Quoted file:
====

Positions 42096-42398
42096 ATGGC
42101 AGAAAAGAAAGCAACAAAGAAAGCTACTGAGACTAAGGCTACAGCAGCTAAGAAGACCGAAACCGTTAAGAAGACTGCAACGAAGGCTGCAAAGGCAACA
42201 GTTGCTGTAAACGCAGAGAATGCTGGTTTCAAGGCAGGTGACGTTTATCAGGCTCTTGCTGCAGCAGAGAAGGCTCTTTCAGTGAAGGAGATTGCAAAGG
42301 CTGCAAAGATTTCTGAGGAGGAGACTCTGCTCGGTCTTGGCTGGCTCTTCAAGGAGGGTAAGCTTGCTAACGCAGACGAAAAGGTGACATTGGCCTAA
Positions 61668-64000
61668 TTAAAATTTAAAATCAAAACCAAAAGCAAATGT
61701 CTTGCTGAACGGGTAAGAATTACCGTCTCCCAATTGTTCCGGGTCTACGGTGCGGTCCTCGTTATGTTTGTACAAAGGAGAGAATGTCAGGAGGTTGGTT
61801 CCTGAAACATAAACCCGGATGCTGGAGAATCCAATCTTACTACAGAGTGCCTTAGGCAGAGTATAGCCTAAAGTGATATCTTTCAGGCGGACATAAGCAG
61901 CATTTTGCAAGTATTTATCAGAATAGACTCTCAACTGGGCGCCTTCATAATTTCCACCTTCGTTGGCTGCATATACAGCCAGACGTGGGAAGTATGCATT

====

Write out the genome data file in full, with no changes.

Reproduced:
Positions 42096-42398
42096 ATGGC
42101 AGAAAAGAAAGCAACAAAGAAAGCTACTGAGACTAAGGCTACAGCAGCTAAGAAGACCGAAACCGTTAAGAAGACTGCAACGAAGGCTGCAAAGGCAACA
42201 GTTGCTGTAAACGCAGAGAATGCTGGTTTCAAGGCAGGTGACGTTTATCAGGCTCTTGCTGCAGCAGAGAAGGCTCTTTCAGTGAAGGAGATTGCAAAGG
42301 CTGCAAAGATTTCTGAGGAGGAGACTCTGCTCGGTCTTGGCTGGCTCTTCAAGGAGGGTAAGCTTGCTAACGCAGACGAAAAGGTGACATTGGCCTAA
Positions 61668-64000
61668 TTAAAATTTAAAATCAAAACCAAAAGCAAATGT
61701 CTTGCTGAACGGGTAAGAATTACCGTCTCCCAATTGTTCCGGGTCTACGGTGCGGTCCTCGTTATGTTTGTACAAAGGAGAGAATGTCAGGAGGTTGGTT
61801 CCTGAAACATAAACCCGGATGCTGGAGAATCCAATCTTACTACAGAGTGCCTTAGGCAGAGTATAGCCTAAAGTGATATCTTTCAGGCGGACATAAGCAG
61901 CATTTTGCAAGTATTTATCAGAATAGACTCTCAACTGGGCGCCTTCATAATTTCCACCTTCGTTGGCTGCATATACAGCCAGACGTGGGAAGTATGCATT